Questions to ask Yourself about Electronics

Michael Combs, second from left, with his family using electronic devices.

Many in our culture act as if electronics, social media and TV are neutral. They are simply there. That is naive at best. Electronics are not neutral. They dictate our lives, pump us with more desire for approval, and often help us waste time and miss out on relationships with family and friends. They can keep us from work and ultimately, run our lives and ruin our lives.

Below are some helpful questions from Living into Focus: Choosing What Matters in an Age of Distractions by Arthur Boers to ask yourself about your relationship with electronics:

Attention: What is the primary and ongoing focus of our awareness? Screens and virtual relationships? Family and neighbors? Voyeuristic television “reality shows”? Nature and our surrounding environment? Is our capacity to pay attention, dwell, and be aware diminishing? Are we so overwhelmed with information and stimulation that our ability to respond is affected? Are we moving from receptivity to expecting to control what we perceive?

Limits: What guides our sense of what is appropriate? Do we have the moral strength to recognize when something is beyond the pale and that we need to say no? Or does technology, which makes more and more things possible, including voyeurism, pornography, and gambling, also make all things permissible? Which taboos are worth guarding? How does technology free us from moral constraints and accountability? What is the relationship of technology to addictions? How does technology reinforce addictions? How is technology itself addictive?

Engagement: How are we coping with life and its challenges? Do we approach our day and those we love with calm anticipation, eager to be and work together? Or do such rushed and harried attention spans lead us into being demanding and curt? How does technology speed encounters, making conflicts and misunderstandings more likely? Does planned and perceived obsolescence contribute to eroding commitments?

Relationships: Do our lives include rich networks of loved ones, supportive friends, caring confidants, and casual acquaintances? Are there people who know us in our fullness, care about our hardships, and challenge us to grow in virtue? Or are our lives characterized by growing isolation and loneliness, our relationships dispersed and fragmented? What are the implications of having relationships increasingly mediated by technology while opportunities for face-to-face conversations decline and in-the-flesh friendships decrease? How does technology reinforce casual approaches to relationships, ones that are easy to enter or exit but do not necessarily sustain? What kinds of communities are created by our technology use?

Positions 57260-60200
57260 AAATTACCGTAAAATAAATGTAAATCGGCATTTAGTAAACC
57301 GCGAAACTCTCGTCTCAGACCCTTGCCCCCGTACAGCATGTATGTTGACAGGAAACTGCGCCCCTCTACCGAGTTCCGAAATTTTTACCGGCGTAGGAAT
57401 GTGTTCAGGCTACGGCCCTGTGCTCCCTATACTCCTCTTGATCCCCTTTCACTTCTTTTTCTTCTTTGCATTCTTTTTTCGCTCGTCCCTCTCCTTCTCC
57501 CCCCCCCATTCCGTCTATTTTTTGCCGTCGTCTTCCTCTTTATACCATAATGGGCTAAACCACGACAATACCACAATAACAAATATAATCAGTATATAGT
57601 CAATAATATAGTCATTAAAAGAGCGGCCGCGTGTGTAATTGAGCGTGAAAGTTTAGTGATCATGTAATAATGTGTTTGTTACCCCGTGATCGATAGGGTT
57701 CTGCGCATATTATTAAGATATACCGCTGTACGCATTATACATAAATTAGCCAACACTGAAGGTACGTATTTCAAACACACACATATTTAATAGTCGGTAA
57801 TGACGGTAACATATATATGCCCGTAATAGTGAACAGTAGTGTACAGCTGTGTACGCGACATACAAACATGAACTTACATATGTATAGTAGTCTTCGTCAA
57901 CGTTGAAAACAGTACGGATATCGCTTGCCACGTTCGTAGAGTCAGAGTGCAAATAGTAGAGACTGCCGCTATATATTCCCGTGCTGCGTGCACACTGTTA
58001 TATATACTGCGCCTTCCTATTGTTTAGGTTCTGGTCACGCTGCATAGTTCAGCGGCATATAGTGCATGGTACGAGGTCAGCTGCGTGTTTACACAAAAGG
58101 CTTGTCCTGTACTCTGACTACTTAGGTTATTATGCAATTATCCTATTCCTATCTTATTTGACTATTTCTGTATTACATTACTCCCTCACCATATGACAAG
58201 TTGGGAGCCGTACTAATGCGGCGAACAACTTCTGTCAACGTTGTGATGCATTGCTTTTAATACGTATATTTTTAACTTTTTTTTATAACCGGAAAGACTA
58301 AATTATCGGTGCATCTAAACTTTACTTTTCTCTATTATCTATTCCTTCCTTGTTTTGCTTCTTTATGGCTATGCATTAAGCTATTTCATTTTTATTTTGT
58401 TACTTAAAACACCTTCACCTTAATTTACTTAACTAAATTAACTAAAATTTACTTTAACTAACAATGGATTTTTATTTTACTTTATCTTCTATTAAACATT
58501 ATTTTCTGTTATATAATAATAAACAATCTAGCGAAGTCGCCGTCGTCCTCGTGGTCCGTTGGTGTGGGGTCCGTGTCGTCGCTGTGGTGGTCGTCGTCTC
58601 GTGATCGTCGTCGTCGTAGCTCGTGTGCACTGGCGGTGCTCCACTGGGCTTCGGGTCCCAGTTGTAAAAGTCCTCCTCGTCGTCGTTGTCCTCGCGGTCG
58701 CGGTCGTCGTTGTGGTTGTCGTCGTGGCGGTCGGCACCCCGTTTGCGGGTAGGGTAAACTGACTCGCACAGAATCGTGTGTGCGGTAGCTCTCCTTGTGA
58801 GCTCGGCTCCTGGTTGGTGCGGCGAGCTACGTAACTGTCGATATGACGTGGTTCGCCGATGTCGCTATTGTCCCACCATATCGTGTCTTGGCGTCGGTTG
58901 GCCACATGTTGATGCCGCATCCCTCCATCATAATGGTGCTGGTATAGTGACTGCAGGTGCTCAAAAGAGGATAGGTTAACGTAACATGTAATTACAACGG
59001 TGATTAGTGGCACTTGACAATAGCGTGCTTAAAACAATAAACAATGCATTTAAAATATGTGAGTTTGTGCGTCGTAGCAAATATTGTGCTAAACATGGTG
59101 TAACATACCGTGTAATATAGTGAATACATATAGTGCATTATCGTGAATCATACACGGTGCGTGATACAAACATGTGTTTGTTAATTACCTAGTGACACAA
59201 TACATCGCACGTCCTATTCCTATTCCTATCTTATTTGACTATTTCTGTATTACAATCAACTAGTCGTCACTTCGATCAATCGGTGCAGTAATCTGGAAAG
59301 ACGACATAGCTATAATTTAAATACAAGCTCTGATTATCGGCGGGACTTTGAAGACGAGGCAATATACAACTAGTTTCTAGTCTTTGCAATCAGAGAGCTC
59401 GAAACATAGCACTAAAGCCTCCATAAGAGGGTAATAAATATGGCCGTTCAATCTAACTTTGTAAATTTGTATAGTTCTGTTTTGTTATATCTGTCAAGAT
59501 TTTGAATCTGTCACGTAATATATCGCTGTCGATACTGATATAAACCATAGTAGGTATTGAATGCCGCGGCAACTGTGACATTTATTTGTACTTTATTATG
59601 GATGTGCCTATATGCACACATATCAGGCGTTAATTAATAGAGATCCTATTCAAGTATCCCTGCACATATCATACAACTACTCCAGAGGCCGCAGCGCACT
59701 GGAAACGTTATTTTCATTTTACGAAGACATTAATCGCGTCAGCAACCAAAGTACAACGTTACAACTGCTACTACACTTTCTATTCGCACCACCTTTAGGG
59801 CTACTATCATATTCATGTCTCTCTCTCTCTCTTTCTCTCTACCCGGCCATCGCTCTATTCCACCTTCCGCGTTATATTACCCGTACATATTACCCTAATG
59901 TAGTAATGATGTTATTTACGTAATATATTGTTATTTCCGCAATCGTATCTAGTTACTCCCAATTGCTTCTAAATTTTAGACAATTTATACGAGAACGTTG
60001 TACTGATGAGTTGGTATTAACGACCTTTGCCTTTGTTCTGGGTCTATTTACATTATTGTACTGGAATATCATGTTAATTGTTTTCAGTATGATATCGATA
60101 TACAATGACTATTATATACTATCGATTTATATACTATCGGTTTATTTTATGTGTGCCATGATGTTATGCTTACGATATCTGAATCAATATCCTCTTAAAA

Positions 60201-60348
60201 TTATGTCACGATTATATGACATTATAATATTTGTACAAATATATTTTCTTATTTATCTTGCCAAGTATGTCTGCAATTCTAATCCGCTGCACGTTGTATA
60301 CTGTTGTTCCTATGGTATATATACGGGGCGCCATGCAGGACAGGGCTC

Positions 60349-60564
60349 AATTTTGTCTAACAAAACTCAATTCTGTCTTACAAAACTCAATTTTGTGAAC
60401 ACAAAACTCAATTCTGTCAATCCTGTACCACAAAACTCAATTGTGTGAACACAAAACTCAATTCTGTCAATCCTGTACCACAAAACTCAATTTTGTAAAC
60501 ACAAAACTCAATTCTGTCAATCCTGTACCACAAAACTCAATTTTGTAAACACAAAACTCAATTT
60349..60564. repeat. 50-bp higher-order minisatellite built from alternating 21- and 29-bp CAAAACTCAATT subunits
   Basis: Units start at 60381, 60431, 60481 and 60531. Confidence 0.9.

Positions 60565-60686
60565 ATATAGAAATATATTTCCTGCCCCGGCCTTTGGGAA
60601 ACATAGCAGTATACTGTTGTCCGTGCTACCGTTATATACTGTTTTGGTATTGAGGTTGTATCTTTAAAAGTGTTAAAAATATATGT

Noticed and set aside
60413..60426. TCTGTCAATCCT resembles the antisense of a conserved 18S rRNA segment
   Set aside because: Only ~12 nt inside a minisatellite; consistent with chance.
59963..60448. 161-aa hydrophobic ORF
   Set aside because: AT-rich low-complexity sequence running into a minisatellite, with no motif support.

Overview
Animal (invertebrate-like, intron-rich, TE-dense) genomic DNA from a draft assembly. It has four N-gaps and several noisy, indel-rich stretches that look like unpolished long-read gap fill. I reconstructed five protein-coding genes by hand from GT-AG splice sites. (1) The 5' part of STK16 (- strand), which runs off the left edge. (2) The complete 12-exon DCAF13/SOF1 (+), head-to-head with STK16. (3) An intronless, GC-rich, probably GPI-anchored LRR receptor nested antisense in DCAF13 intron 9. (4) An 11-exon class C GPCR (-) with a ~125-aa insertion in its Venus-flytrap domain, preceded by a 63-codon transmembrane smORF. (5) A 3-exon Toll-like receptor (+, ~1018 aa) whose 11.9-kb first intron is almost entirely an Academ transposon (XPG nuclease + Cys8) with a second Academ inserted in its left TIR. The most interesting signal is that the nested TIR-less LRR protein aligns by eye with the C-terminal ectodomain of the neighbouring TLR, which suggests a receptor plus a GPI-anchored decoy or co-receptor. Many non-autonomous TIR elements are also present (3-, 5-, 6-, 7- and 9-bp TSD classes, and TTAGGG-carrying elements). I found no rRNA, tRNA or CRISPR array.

Time: Do we have a sense that there is enough room in our lifestyles for the things that truly matter—work and play, rigor and rest, love and laughter? Or are we too busy to live according to our deepest and highest priorities? Do distracting demands and pressures lure us away from our highest values? How does engagement with technology make us busier? And how does technology erode and displace opportunities to pause and determine, reflect on, and honor ultimate priorities? Space: How well connected are we with the geography and places where we are located? Are we rooted in neighborhoods, connected to the earth and our environment? Or is much of our life lived abstractly in “virtual” reality?

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Book Notes | Living into Focus: Choosing What Matters in an Age of Distractions

bookI read Living into Focus: Choosing What Matters in an Age of Distractions by Arthur Boers as I prepped my sermon on balancing life, work, school and family.

To say I was challenged by this book would be an understatement. While I found some of his suggestions for decompressing and living (birding and gardening) not realistic for me, I loved his writing style. He did have other ideas of connecting in life, which I found helpful.